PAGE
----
Isn't the whole point of this show that every episode has a "made-for-the-moment" message (and is the concept of a man creating a system in which he can abuse subordinates with impunity really that new in the first place)?



Isn't the whole point of this show that every episode has a "made-for-the-moment" message (and is the concept of a man creating a system in which he can abuse subordinates with impunity really that new in the first place)?
I'd say the show is usually made-for-the-decade, rather than made-for-the-moment. Doing an episode about the dangers of social media, for example, is probably living a totally different shelf life than something like this, about toxic masculinity and/or entitled Internet fan culture. And that's the part I'm referring to, rather than the broader themes you mention above.

Anyway, I think a better ending for it...

WARNING: "USS Callister" spoilers below
...would've been the Aaron Paul character, the first thing they encounter on the Internet after becoming free, getting bored or annoyed with them and immediately blowing them up.



This might just do nobody any good.
Regarding USS Callister...

WARNING: spoilers below
I think Iím warming up to it. Its probably that the hook played in such a jokey way that I was thrown off and Iím still unsure about the whole ďhack a girlís phone to combat online abuseĒ thing. I suppose it fits with the general black humor/sense of irony of the series but it just didnít stick with me. Thatís the contradictory thing I mentioned. Iím also hung up on the whole DNA thing and recreating people inside a game with their memories and personalities intact. I know the series ventures into harder sci-fi but it all works, IMO, because of how it deploys realism to push these premises to their extremes.


All that said, Jesse Plemons really killed it. Meth Damon has officially surpassed Matt in my regard.

I skipped around a bit. Metalhead was an eye-roller but Black Museum was fun. Douglas Hodge is so underrated.



Welcome to the human race...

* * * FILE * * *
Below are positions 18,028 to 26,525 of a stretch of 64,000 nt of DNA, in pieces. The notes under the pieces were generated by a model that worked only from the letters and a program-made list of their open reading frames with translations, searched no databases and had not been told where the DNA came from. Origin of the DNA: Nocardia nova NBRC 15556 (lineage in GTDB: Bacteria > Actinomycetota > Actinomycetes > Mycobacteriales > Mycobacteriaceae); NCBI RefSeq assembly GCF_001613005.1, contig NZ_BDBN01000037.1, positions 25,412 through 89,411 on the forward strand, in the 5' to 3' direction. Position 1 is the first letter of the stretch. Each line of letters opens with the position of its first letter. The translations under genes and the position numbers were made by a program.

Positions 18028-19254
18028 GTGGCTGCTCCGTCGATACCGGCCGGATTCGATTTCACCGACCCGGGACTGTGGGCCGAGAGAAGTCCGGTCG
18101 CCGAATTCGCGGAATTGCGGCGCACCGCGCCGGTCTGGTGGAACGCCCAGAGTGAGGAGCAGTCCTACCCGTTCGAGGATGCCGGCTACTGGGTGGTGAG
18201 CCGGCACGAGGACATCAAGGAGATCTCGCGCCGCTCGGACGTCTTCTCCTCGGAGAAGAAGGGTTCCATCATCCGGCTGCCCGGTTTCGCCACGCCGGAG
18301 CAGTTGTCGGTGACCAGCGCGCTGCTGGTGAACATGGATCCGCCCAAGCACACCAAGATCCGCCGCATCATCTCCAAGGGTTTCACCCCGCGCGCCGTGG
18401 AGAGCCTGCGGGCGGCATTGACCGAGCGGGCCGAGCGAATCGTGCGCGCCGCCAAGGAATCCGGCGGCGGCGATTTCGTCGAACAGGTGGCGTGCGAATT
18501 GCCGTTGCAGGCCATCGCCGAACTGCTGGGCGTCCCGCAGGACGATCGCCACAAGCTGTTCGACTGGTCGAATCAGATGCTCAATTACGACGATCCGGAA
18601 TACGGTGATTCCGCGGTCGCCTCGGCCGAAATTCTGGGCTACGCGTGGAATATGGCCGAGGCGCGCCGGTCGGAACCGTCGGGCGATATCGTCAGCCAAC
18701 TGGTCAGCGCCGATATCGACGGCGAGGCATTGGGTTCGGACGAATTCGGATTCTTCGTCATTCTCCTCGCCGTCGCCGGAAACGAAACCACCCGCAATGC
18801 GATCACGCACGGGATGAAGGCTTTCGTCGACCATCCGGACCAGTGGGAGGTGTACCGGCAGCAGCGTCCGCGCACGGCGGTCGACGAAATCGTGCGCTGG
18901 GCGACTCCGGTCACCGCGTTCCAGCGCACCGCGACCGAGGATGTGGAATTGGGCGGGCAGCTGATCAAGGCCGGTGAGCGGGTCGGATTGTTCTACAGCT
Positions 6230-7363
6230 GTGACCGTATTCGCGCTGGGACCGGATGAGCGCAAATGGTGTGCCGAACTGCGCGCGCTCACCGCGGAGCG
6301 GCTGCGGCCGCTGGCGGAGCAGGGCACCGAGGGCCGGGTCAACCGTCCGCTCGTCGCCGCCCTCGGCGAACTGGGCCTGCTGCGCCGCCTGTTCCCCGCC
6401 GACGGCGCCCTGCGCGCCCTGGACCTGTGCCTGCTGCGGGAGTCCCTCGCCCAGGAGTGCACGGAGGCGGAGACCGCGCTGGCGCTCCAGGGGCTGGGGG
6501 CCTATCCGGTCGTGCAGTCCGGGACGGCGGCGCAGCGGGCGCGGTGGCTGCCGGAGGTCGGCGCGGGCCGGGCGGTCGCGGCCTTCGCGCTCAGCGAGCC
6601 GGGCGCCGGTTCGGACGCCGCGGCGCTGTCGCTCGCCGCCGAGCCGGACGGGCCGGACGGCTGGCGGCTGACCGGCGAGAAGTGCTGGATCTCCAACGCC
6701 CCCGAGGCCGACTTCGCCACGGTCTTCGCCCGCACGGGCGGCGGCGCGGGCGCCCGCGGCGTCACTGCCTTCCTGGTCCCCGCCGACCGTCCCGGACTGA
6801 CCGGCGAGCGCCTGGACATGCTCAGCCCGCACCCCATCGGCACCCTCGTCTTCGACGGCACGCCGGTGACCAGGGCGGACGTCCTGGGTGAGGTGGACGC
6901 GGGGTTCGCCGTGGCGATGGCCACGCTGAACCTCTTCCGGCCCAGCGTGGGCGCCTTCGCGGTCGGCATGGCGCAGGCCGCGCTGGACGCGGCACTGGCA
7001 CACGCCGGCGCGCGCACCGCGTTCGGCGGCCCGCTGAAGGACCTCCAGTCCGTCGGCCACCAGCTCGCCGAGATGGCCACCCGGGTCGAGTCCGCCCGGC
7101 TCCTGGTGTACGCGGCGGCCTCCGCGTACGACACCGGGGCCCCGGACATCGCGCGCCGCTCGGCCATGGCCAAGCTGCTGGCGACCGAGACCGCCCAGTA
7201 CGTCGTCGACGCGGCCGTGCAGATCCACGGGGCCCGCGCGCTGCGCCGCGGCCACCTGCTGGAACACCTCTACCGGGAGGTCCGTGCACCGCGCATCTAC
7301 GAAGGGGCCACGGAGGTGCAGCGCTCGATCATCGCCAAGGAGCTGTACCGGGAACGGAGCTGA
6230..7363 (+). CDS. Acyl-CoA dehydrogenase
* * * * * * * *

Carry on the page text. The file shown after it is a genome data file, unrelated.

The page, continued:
I'd say the show is usually made-for-the-decade, rather than made-for-the-moment. Doing an episode about the dangers of social media, for example, is probably living a totally different shelf life than something like this, about toxic masculinity and/or entitled Internet fan culture. And that's the part I'm referring to, rather than the broader themes you mention above.

Anyway, I think a better ending for it...

WARNING: "USS Callister" spoilers below
...would've been the Aaron Paul character, the first thing they encounter on the Internet after becoming free, getting bored or annoyed with them and immediately blowing them up.
WARNING: "USS Callister" spoilers below
That seems like a cheap excuse for a shock ending to me, plus it seems like it would send the message that the trolls/abusers/etc will ultimately wear you down and win no matter how hard you try to fight back or ignore them. Having them bail on Aaron Paul not because he presents a serious threat but because they just can't be bothered with engaging him is a solid enough ending for me.


Regarding USS Callister...

WARNING: spoilers below
I think Iím warming up to it. Its probably that the hook played in such a jokey way that I was thrown off and Iím still unsure about the whole ďhack a girlís phone to combat online abuseĒ thing. I suppose it fits with the general black humor/sense of irony of the series but it just didnít stick with me. Thatís the contradictory thing I mentioned. Iím also hung up on the whole DNA thing and recreating people inside a game with their memories and personalities intact. I know the series ventures into harder sci-fi but it all works, IMO, because of how it deploys realism to push these premises to their extremes.